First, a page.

Coastal erosion

Climate change has major impacts on First Nations territories and activities in Quebec. The coastal erosion of the Saint Lawrence River is threatening wildlife and plant habitats, gathering and activity sites as well as public and private infrastructures. Many processes, both natural and human, are involved in coastal erosion and their effects tend to increase with climate change. The general increase in temperatures leads to, among other things, a decrease in winter ice cover, a general rise in sea level and an increase in the frequency of storms. All these events, along with the anthropic pressure exerted on environments such as the destruction of vegetation, the presence of ATVs and the artificialization of the shoreline, are causing an ever-increasing recession of the Saint Lawrence shoreline.

The FNQLSDI therefore undertook, in 2018, a project to restore and protect the coastal habitats of the community of Ekuanitshit. The project, entitled “Preserving the shoreline habitats of Nitassinan”, stems from the climate change adaptation plan that was developed by the community in 2016. This document, based on the participation of many community members and employees, proposes a number of adaptation measures to be implemented to limit the impacts of coastal erosion. Adaptation measures that can be implemented in the short term include the rehabilitation of natural sites in the coastal environment and the holding of awareness-raising activities on best practices to be adopted in coastal areas. However, the community considers that it does not have all the information and expertise needed to implement these two measures and that is why the FNQLSDI is supporting them in this project, in partnership with the Zip Committee and the Laboratoire de dynamique et de gestion intégrée des zones côtières of the Université du Québec à Rimouski.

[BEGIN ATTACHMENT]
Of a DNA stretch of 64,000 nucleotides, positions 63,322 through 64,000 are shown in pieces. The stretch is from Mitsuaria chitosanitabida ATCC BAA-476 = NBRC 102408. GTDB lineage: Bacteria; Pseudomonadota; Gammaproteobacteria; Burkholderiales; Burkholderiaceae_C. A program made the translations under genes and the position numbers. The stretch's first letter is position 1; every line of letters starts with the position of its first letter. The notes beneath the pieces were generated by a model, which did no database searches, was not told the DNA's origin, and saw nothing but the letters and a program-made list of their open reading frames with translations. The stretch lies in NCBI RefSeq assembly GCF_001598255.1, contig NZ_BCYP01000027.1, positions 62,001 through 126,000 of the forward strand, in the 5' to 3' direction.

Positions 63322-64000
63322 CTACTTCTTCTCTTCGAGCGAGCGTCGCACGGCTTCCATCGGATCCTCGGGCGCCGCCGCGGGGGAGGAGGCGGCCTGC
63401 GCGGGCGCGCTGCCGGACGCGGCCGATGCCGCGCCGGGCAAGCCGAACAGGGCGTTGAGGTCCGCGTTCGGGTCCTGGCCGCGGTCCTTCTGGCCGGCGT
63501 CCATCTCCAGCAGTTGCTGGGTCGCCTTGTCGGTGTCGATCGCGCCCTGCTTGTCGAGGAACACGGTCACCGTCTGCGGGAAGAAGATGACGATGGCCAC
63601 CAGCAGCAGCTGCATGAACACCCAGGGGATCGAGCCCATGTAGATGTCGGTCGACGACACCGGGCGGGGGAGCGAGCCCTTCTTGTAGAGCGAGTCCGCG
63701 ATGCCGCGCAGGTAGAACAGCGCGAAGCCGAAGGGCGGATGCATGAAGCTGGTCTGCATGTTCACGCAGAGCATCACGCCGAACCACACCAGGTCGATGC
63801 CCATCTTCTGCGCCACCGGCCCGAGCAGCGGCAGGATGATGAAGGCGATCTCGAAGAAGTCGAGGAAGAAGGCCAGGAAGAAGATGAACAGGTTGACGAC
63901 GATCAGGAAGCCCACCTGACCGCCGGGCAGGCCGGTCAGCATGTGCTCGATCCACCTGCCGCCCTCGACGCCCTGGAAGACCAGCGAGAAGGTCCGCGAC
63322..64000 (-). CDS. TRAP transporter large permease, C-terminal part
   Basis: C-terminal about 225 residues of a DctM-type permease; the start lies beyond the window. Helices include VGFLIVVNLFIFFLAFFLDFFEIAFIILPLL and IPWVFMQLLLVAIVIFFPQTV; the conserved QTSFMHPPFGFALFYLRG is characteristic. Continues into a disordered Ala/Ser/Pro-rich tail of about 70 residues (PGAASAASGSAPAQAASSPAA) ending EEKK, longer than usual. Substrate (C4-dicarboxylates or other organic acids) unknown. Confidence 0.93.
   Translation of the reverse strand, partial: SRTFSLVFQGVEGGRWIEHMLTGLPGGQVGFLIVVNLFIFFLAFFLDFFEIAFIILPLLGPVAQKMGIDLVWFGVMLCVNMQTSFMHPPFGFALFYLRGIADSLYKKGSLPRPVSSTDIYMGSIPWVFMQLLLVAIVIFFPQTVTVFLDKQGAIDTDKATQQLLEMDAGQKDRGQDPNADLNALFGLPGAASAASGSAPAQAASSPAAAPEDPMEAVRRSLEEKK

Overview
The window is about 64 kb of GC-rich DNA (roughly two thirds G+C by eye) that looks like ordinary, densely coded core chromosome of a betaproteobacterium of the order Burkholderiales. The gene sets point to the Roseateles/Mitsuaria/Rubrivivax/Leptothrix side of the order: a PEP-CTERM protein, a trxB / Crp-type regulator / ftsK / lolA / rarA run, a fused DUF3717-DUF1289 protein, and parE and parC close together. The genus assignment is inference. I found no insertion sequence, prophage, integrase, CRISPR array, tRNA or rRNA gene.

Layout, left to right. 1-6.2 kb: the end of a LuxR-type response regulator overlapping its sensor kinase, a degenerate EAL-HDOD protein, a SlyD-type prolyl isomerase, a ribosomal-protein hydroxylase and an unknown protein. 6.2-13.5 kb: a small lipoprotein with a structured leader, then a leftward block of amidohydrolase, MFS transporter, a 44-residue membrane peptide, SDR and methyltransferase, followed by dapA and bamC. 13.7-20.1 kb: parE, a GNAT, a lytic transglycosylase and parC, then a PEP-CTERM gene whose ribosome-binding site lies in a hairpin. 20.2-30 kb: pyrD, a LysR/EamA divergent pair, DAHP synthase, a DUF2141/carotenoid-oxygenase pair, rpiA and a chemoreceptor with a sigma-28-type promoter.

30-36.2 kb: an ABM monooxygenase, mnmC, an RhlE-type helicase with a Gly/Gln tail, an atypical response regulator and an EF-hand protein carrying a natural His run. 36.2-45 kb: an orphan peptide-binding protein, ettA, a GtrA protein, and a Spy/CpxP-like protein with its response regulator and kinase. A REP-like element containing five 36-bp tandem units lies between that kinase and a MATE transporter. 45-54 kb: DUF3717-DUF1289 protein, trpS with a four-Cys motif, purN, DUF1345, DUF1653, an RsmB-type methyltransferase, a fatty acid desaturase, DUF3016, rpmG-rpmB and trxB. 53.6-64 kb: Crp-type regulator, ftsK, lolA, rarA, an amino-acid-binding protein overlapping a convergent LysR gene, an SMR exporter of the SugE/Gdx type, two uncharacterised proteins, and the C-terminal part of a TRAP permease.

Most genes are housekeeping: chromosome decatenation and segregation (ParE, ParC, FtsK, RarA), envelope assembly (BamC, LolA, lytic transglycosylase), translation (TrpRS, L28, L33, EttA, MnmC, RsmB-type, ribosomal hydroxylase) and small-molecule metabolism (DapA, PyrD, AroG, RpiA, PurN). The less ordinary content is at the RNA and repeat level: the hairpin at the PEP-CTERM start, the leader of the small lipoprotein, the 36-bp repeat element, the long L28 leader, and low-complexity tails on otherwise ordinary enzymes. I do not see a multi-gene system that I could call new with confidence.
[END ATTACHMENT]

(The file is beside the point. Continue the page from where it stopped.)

The project will be carried out in two phases:

Phase 1: Selection of the site to be restored in a priority fashion by the Ekuanitshinnuat

  • Identify areas of coastal erosion on the Nitassinan using data updated by the Laboratoire de dynamique et de gestion intégrée des zones côtières of the Université du Québec à Rimouski.
  • Apply the knowledge of the Ekuanitshinnuat to select priority sites for restoration through public workshops and participatory mapping.

Phase 2: Characterization and restoration of the chosen site

  • Carry out the characterization and restoration of the site selected by the Ekuanitshinnuat through the revegetation of the banks with plants that are useful to the Innu-Natukuna and the members of the community.
  • Awareness campaign on climate change and coastal erosion with youth from the youth centre and the school in Ekuanitshit.
  • Share and reinforce the knowledge of the Ekuanitshinnuat regarding the problem of coastal erosion and best practices in the coastal environment.

The ultimate goal of this project is to provide key stakeholders in the Innu community of Ekuanitshit with the tools they need to initiate coastal habitat restoration projects with local organizations, thereby enabling the community to serve as an example for other communities faced with erosion problems.

This project was made possible through an investment under the Community Interactions Program, which is part of the St. Lawrence Action Plan 2011-2026, and is implemented by the governments of Canada and Québec.